Certain aspects of the Lithuanian contemporary art system will be approached using analysis of key conceptual points of the institutional and aesthetic mentality of the 1990s and 2000s, alongside a more detailed look at the art system of the latest decade.
It is noteworthy that the development of a number of basic terms and behavioral practices in the art system after the 1990s was based on the paradoxical principles of reflection and negation or, more precisely, on the principle of reflection-as-negation of the Soviet.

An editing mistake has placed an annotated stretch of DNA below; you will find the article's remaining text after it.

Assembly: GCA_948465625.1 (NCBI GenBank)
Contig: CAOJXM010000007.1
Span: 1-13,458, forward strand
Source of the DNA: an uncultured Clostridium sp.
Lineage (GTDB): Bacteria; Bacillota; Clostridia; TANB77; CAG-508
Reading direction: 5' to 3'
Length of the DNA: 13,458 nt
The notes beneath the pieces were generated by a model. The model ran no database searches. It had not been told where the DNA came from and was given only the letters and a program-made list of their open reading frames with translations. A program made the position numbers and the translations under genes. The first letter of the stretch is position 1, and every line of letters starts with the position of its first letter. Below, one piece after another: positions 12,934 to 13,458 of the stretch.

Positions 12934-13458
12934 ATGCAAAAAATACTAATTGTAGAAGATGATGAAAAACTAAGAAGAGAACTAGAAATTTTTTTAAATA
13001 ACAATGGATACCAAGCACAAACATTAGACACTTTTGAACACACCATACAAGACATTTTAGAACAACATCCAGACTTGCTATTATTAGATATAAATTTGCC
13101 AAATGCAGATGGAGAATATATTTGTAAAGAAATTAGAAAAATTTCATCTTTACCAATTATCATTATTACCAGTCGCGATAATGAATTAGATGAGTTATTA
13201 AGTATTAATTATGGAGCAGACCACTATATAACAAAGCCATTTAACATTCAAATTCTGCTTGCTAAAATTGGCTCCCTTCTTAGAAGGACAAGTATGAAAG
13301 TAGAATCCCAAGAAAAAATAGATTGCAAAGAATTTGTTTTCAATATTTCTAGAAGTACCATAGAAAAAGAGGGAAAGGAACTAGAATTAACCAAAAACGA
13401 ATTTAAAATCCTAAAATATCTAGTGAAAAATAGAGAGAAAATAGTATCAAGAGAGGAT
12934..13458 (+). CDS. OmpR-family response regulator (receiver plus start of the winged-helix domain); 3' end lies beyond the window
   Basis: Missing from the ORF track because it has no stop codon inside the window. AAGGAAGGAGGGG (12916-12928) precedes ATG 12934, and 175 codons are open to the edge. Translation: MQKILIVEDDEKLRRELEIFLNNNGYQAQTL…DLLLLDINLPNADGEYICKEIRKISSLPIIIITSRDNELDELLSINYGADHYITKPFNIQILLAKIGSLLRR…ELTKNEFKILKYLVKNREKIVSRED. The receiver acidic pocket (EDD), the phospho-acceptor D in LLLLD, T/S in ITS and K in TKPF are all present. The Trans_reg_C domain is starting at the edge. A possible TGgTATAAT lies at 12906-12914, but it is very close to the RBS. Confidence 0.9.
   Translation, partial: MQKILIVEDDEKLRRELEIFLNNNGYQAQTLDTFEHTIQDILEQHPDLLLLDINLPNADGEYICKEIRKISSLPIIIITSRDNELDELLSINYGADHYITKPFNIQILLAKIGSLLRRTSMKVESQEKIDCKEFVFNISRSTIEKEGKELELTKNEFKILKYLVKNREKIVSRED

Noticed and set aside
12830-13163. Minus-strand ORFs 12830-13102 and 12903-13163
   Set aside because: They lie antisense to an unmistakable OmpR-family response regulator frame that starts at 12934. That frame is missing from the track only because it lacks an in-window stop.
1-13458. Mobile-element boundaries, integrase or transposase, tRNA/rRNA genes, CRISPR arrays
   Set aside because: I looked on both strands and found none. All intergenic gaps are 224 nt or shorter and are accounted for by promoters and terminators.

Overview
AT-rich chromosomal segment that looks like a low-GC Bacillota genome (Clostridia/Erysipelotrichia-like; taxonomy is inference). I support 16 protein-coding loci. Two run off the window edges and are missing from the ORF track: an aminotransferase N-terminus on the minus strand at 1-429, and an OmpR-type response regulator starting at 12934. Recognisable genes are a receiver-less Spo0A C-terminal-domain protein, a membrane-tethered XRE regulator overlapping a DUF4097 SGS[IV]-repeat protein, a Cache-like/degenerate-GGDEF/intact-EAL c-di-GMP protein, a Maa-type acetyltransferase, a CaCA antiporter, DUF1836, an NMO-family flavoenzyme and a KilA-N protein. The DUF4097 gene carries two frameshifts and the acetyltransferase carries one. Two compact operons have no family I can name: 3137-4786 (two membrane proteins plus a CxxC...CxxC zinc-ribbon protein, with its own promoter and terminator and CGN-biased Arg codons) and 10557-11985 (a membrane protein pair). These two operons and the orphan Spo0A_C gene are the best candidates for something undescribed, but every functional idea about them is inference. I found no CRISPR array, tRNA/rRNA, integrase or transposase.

This explains the emergence and establishment of institutionalized oppositions of concepts, such as “old versus new,” “regressive versus progressive (current, contemporary),” “international versus national versus global,” etc. These oppositions have not weakened since the end of the 2000s, but somehow recharged. Finally, the third post-Soviet decade appears to be an era of terminological hyper-entropy, with each term selectively signifying everything and/or nothing. This is not to say terms and meanings coincided in previous decades, but that there were differences in the production of images and the way they marked meaning. This paper attempts to trace the dynamic of transformation of basic terms circulating in the Lithuanian art system from the 1990s to the current decade. Accordingly, this dynamic embraces the issues of the old and/or new lingua franca, revanchism, the ambiguous interconnection between the “non-Soviet,” “post-Soviet,” and “alter-Soviet”, the heritage of the Soros Foundation, and questions of the (un)changing selfhood of artists of different generations.